Why do we do what we do? (The Four Questions)



I’m sure that many of you are familiar with the anecdotal tale of a young bride who was preparing her first family dinner.  As she was about to put a large roast into the oven to begin baking, her mother stopped her and said “You have to cut three inches off the roast before you bake it.”  Puzzled, the daughter asked her mother “Why?”  “Because that’s the way my mother taught me to do it, and she always makes the best roast lamb” said the mother.  Still puzzled, the daughter went to find her grandmother.  “Nana,” she asked, “Mom says you have to cut three inches off of the roast before putting it in the oven to bake.  Why?”  “Well dear, when I was a new bride and I baked my first roast lamb for dinner the lamb was eighteen inches long.  The largest roasting pan I had was fifteen inches long, so I had to cut three inches off of the lamb to make it fit the pan.”  The bride realized that her mother has been unnecessarily discarding three inches from of every roast she has ever cooked because she had never thought to ask, “Why?”

When was the last time you stepped back and took a good look at your daily routine and asked, “Why do we do this?”  Recently, I was confronted with this opportunity while having a conversation with a fellow church planter.  He said, “You guys seem to be intentionally stifling your numeric growth.  How do you intend to pay bills and gather volunteers?”  Essentially, he was reviewing a list of our behaviors and asking, “Why do you do that?”  It is an excellent question.  And we were most pleased to answer him.

While we had never identified our approach as an “intentional stifling” of growth,[1] we do know what he is referring to.  We prefer to identify it as an intentional approach to healthy growth.  We are warring against the revolving front door that results in many people coming and going without being engaged for the sake of discipleship.  If discipleship is our goal for the future, then it must dictate today’s structure and practices.  If we are going to thrive we must have leaders in place who fully affirm the vision and have a heart for making disciples.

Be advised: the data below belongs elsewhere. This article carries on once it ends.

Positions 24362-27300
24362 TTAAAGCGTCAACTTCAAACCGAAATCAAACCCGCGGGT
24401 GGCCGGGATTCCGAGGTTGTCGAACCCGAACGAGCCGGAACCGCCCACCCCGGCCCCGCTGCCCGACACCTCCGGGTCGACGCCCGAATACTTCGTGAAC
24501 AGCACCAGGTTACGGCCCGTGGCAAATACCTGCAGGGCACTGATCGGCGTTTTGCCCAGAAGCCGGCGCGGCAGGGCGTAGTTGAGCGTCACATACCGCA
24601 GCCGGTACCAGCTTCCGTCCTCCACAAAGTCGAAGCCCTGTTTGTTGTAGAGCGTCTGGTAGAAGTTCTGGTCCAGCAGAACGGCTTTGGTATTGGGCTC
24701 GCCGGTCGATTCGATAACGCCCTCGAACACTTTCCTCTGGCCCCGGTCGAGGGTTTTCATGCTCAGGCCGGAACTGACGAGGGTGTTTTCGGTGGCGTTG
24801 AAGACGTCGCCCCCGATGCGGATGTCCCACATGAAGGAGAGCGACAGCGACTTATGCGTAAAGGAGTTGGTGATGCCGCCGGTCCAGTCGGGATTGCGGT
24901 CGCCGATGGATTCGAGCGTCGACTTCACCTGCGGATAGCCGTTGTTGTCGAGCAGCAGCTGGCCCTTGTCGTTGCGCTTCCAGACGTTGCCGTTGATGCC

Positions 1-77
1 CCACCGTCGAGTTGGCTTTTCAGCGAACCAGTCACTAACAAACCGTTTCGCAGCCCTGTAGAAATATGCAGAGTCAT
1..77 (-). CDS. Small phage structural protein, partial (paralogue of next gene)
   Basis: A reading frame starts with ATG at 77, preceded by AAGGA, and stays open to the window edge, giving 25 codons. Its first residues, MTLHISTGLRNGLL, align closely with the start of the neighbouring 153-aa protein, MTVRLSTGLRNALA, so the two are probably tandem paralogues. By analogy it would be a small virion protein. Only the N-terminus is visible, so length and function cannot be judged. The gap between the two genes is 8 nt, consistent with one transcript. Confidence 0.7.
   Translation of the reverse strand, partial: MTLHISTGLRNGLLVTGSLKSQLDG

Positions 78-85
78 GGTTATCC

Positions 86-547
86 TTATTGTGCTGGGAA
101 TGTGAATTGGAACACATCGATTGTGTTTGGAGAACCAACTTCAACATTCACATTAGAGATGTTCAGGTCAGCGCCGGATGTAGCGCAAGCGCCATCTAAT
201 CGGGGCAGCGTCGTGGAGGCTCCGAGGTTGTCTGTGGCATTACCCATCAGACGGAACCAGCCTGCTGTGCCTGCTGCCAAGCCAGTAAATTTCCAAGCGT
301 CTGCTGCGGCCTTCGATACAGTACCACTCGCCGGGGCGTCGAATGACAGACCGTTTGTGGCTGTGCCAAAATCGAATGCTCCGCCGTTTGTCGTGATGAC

Typically, the objective of a new church is to gather as many people as possible for the sake of covering the volunteer and financial needs.  Marketing tactics (e.g. mass mailers and events) are standard operating procedure during the early days of a church plant and it seemed odd to our fellow church planter that we had chosen to deemphasize these practices.  We should be clear on one notable point — we are by no means critical of marketing.  In fact, we will be taking advantage of some of these practices this fall. [2]  Also, we fully appreciate the reasoning behind his question; we are experientially aware of the need for volunteers and finances.  But if discipleship is our priority, then it seems shortsighted to allow these “needs” (please note our use of quotation marks) to drive our mission.  We had two concerns that influenced the manner in which we are approaching our church model:

1)    We have concluded that it is necessary to have a strong representation of leaders in place prior to a mass influx of people.  These leaders are essential in that they are arbiters of The Embassy Church’s language and culture.  When new people come, they will meet people that already understand the mission and our desired impact on the city for the sake of the gospel.